Introduction to Literature II
Khanim Garayeva
Institute of English and American Studies
Study Materials
Primary Readings:
A Reader
Separate PDF files
Theoretical Readings:
Pope, Rob. 2002. The English Studies Book. 2nd edition. Routledge.
Selden, R., Widdowson P. and Brooker, P. 2005. A Reader’s Guide to
Contemporary Literary Theory. 5th edition. Pearson Longman.
a/ Term paper - 5 pages’ interpretative, argumentative paper on any of
the assigned readings using one or more of the studied approaches.
For references use footnotes and add a “List of References” - 40%
b/ Term test – 40%
c/ Active, verbal participation (simply being present does not count) –
d/ More than 3 absences, particularly at final test, and plagiarism will
automatically result in failure.
What is Literature?
Literature is without one commonly accepted definition.
Generally: a collection of written texts in different forms like books, diaries,
memoirs, essays, poems, novels, autobiographies, letters, etc.
Precisely: a collection of writings especially in prose, drama and poetry.
It appears that literature (or literariness) is not something that exists objectively as
a piece of empirical reality that we will recognize any time in any situation. Various
readers have very different reactions to the same text in different circumstances
and different historical, social, cultural contexts.
Scientific: correspondence theory of truth conditions, i.e. a text is acceptable
and true if its statement corresponds to the actual reality;
Literary: the coherence theory of truth conditions, i.e. a text is acceptable and
valid if it is coherent, that is, its statements do not contradict each-other.
This is why literary texts often represent fictitious, made-up, invented stories or
worlds: they represent a possible world which may be the actual world, but it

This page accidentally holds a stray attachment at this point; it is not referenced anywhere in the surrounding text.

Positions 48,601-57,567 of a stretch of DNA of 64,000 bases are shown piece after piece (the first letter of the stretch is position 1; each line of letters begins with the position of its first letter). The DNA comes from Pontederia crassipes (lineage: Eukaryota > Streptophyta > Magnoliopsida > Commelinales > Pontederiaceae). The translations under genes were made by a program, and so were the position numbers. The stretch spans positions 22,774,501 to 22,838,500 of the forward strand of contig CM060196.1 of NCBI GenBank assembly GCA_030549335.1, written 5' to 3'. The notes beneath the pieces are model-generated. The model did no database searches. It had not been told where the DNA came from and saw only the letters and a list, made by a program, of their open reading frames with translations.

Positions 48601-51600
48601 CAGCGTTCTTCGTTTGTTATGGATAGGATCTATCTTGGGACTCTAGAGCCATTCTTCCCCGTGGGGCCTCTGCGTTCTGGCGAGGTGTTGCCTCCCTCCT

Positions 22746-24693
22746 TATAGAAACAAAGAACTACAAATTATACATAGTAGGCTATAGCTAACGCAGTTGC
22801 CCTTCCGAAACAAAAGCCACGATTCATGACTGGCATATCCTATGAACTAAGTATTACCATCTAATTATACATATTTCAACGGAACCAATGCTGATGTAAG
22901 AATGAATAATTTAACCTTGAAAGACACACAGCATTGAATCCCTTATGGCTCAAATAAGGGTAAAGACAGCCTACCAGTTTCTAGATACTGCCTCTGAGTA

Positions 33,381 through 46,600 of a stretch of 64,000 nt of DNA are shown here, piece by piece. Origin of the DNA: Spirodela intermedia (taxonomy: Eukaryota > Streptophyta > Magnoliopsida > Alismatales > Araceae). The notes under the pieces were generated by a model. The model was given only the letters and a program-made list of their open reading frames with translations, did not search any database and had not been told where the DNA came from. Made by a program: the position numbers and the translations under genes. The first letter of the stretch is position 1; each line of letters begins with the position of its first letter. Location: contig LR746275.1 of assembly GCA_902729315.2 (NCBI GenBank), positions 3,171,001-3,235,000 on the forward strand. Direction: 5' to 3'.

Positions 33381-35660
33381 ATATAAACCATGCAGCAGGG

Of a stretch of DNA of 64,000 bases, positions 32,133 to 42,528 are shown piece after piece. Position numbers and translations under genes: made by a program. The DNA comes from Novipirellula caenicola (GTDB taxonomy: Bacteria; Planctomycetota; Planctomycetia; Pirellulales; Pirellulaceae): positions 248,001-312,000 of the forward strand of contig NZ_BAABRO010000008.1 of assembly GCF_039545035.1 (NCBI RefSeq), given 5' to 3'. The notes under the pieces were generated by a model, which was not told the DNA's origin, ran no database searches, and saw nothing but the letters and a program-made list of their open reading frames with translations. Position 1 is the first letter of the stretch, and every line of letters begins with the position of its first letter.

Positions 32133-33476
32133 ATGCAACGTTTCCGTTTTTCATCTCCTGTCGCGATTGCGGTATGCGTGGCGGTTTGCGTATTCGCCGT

can also be a fictitious world.
Figures of Speech (part 1)
Figures of Opposition:
1. Zeugma - one verb refers to two or more objects: “Or stain her honour, / or
her new brocade.”
2. Antithesis - a statement followed by negation. "Willing to love / Yet afraid to
3. Oxymoron - bringing together two radically opposite elements: hot ice,
heavy lightness, bright darkness, joyful sorrow.
4. Paradox - longer oxymoron, very common in the Bible: “He that would save
his life must lose it; and he that would lose his life will save it.”
Figures of Speech (part 2)
Figures of Irony:
Litotes - negating the opposite of what you want to say: "not too old, not a bad idea. It's
not the best weather today (hurricane)."
Irony - the opposite meaning is intended indirectly: "Arnold Schwarzenegger has been
the most talented and best governor in the history of the USA."
Figures of Naming:
Apostrophe - direct addressing of something or somebody: "Thou still unravish’d bride
of quietness!”
Hyperbole - deliberate exaggeration: "My birthday cake was larger than your car! TIK is
so big that we can seat an entire army in it!"
Allusion - an indirect reference to a well-known cultural item, person, event, etc.: " If I'm
not home by midnight, my car might turn into a pumpkin. Bring me an apple, but not
the one from the serpent!"
William Shakespeare (1564 - 1616)
A poet, playwright and actor of the
Renaissance era;
Created the Globe Theatre;
Author of:
○ 154 sonnets;
○ 39 plays - comedies, tragedies and
○ 2 long narrative poems, etc.;
What is a Sonnet?
Derived from the Italian word "sonetto" meaning a little poem;
Dates back to the 13th century Sicilian school of poets;
Has a strict rhyme scheme and structure;
Writers of sonnets are called "sonneteers";
Shakespeare's sonnets are in iambic pentameter:
○ Iambic - a group of unstressed syllables followed by stressed syllables a "foot".
○ Pentameter - a line of 5 "feet".
○ Each line usually has 10 syllables;
Sonnets are in 14 lines, meaning 8 (octave) + 6 (sestet) lines' rhyme.
Next Class: Feb. 17th. Structural Elements, Genres. What is poetry?
The Formalist Approach: Jakobson’s model of communication - Authorial intention and meaning
Raman Selden: A Reader’s Guide to Contemporary Literary Theory, pp. 30-39.
Jakobson’s model of communication - (pdf on CooSpace)
SHAKESPEARE, “Devouring Time” – 19th Sonnet (A Reader)
E.E. CUMMINGS, “anyone lived in a pretty how town” (1940), (pdf on CooSpace)